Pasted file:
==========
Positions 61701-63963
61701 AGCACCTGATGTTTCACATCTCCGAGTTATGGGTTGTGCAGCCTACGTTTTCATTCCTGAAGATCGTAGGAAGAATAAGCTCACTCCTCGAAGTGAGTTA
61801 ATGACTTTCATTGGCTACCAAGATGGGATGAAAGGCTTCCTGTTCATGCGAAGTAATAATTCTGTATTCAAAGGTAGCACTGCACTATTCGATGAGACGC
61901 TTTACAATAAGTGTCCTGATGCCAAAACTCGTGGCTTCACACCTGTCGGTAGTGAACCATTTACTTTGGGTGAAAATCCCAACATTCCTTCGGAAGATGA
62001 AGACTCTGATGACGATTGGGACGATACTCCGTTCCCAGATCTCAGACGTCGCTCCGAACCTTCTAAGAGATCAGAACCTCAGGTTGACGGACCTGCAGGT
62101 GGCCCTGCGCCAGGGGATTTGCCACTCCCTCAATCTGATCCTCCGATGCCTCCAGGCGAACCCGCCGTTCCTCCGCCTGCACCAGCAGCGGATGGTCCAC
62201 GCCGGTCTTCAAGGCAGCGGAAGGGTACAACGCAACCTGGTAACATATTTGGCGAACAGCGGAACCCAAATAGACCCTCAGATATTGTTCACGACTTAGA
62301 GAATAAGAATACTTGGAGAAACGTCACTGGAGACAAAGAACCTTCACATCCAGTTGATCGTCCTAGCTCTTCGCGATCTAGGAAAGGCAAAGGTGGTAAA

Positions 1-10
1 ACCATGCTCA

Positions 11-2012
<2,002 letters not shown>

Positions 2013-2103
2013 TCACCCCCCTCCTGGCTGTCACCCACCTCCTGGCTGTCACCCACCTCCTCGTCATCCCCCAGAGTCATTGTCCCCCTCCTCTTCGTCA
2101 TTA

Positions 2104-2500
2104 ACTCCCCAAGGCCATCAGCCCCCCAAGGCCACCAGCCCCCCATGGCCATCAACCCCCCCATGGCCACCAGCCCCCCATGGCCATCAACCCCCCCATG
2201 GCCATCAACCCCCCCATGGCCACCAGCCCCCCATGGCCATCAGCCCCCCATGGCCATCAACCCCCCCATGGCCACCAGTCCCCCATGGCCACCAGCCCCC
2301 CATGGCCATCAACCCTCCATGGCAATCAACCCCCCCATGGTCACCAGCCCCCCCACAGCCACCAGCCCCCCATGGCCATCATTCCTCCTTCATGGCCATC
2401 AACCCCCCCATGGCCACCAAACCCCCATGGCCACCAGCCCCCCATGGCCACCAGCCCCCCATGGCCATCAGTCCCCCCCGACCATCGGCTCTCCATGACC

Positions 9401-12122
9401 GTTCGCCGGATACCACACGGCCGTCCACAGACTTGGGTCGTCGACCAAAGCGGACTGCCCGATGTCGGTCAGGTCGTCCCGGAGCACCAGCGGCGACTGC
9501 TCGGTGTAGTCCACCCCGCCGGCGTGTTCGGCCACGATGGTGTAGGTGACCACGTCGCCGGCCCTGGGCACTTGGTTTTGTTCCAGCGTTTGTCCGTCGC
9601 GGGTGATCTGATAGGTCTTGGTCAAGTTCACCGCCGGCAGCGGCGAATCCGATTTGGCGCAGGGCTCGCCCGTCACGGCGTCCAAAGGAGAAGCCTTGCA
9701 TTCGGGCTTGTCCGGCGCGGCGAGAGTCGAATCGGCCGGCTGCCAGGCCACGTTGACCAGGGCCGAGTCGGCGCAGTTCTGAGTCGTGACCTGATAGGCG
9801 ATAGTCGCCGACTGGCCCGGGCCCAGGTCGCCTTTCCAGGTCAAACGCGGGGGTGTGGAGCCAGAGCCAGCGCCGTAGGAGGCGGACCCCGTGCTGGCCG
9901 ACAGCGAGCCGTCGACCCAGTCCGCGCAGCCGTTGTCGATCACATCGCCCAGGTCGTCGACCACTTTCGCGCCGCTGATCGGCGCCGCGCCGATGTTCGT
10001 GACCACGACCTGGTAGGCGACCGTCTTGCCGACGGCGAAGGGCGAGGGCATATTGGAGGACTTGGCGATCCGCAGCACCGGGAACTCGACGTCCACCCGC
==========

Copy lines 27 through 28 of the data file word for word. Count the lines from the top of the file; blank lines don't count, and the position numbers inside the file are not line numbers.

9901 ACAGCGAGCCGTCGACCCAGTCCGCGCAGCCGTTGTCGATCACATCGCCCAGGTCGTCGACCACTTTCGCGCCGCTGATCGGCGCCGCGCCGATGTTCGT
10001 GACCACGACCTGGTAGGCGACCGTCTTGCCGACGGCGAAGGGCGAGGGCATATTGGAGGACTTGGCGATCCGCAGCACCGGGAACTCGACGTCCACCCGC